Whether you're talking about the global economy or technology, there's no shortage of data on emerging trends to be found. Indeed, individuals and organizations are quite mindful of it.
Surprisingly, though, very little has been written about emerging trends in the sales profession. And make no mistake: There are plenty of trends in this space deserving of coverage. Professional sales training is now required, for one, as is the need for useful technology creating efficiency with customer relationships.
Beyond those, however, the world's challenges are changing the very manner of selling. New issues await today's professional. These trends require flexibility, tenacity, and the opportunity to educate ourselves in a variety of disciplines. To wit:
Global clients. Selling professionals are experiencing a cultural shift in their respective account bases. Over the course of nearly three decades, a dramatic shift from domestic client bases to a multinational one has taken place. Thus, it's vital for all selling professionals to think globally and act locally.
The current economy is morphing faster than in the days of both immigration and the Industrial Revolution. We now do business with communities and nations we'd never heard of 10 years ago. Selling representatives must be cautious about words, dress, linguistics, and even electronic communication. Anything said or written can be misinterpreted. The 500 most commonly used words in the English language have over 14,000 definitions.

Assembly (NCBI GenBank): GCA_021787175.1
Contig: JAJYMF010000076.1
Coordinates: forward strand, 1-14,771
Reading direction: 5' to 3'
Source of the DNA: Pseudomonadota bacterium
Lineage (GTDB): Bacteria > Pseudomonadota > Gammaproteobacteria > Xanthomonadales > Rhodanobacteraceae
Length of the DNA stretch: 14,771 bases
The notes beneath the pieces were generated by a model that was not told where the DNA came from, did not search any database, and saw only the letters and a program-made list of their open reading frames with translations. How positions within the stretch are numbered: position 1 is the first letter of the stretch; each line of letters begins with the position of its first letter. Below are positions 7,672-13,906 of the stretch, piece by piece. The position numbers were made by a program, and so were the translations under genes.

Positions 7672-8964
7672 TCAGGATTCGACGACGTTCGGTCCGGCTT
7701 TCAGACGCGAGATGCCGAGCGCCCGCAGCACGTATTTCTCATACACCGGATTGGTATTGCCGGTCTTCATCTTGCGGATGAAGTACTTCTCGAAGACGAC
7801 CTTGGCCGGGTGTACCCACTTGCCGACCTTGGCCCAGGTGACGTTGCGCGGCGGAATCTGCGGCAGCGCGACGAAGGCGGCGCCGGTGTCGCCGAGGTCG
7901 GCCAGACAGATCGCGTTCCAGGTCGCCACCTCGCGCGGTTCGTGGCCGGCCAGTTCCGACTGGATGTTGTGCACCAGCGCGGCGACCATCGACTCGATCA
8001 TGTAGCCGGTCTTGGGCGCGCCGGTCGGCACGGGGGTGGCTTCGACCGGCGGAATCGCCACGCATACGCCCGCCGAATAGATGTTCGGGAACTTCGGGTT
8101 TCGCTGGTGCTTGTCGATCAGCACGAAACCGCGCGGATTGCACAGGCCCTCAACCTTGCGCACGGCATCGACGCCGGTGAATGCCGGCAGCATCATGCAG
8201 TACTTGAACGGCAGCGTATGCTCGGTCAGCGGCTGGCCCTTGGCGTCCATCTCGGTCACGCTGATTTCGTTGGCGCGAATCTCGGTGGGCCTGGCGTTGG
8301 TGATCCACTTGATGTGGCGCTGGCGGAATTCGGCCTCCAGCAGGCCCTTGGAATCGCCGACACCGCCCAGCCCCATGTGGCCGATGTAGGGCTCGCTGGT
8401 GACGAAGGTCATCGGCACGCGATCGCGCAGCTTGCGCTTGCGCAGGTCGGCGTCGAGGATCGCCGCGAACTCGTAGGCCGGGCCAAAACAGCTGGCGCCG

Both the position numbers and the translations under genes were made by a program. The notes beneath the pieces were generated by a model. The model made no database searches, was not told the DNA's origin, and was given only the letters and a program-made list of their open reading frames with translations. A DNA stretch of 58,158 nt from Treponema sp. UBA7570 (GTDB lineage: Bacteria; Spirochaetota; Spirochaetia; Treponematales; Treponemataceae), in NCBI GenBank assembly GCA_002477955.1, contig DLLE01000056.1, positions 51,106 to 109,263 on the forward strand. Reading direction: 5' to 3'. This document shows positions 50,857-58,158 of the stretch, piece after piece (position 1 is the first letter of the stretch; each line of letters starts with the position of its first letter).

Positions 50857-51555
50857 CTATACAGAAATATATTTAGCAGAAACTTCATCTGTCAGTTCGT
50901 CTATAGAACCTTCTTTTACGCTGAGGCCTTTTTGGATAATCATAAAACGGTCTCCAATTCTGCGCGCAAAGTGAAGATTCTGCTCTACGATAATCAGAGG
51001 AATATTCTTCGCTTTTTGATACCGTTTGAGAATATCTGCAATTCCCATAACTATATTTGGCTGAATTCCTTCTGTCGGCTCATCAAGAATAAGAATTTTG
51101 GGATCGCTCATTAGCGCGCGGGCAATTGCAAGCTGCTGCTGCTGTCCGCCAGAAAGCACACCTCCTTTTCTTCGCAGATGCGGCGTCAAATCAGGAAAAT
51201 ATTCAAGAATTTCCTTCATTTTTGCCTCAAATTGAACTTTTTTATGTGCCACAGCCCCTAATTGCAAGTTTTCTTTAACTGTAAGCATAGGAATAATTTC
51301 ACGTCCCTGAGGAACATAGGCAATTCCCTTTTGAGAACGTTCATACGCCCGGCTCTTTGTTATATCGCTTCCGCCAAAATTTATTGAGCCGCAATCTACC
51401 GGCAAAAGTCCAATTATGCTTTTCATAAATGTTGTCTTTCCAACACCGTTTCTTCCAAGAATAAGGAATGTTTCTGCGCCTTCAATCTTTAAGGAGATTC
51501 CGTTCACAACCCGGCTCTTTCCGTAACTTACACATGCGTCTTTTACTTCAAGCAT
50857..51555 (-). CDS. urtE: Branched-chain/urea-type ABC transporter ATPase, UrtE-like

Tomorrow's selling professionals must undertake the study of international cultures and languages. The acquired knowledge assists professionals to communicate articulately with global clients, which provides better relationships.
Gaining a better understanding of business etiquette, linguistics, mannerisms, and culture enables selling professionals to diminish barriers and gain better insight into client issues. Moreover, the ability to engage cross-culturally enables selling professionals to competition-proof their capabilities.
Knowledge management. Many years ago, computers were bulky monoliths performing minimal functions. Then, as now, computer operation required data. But as computer software developed, spreadsheets enabled end-users to take data and gain useful information, such as buying patterns and favored products.
And yet, with the emergence of smarter technology, usefulness of the Internet, and spontaneity of access, stored information has morphed into knowledge. In today's selling world content is king.
Selling professionals require a wealth of knowledge to remain competitive. Tomorrow's selling professional requires better insight into the customer's world. Professionals must study competitors, the industry, and the client to help determine future needs. Using knowledge to help the customer remain competitive and offer provocative insights provides value and partnership. Customers engage with those they trust.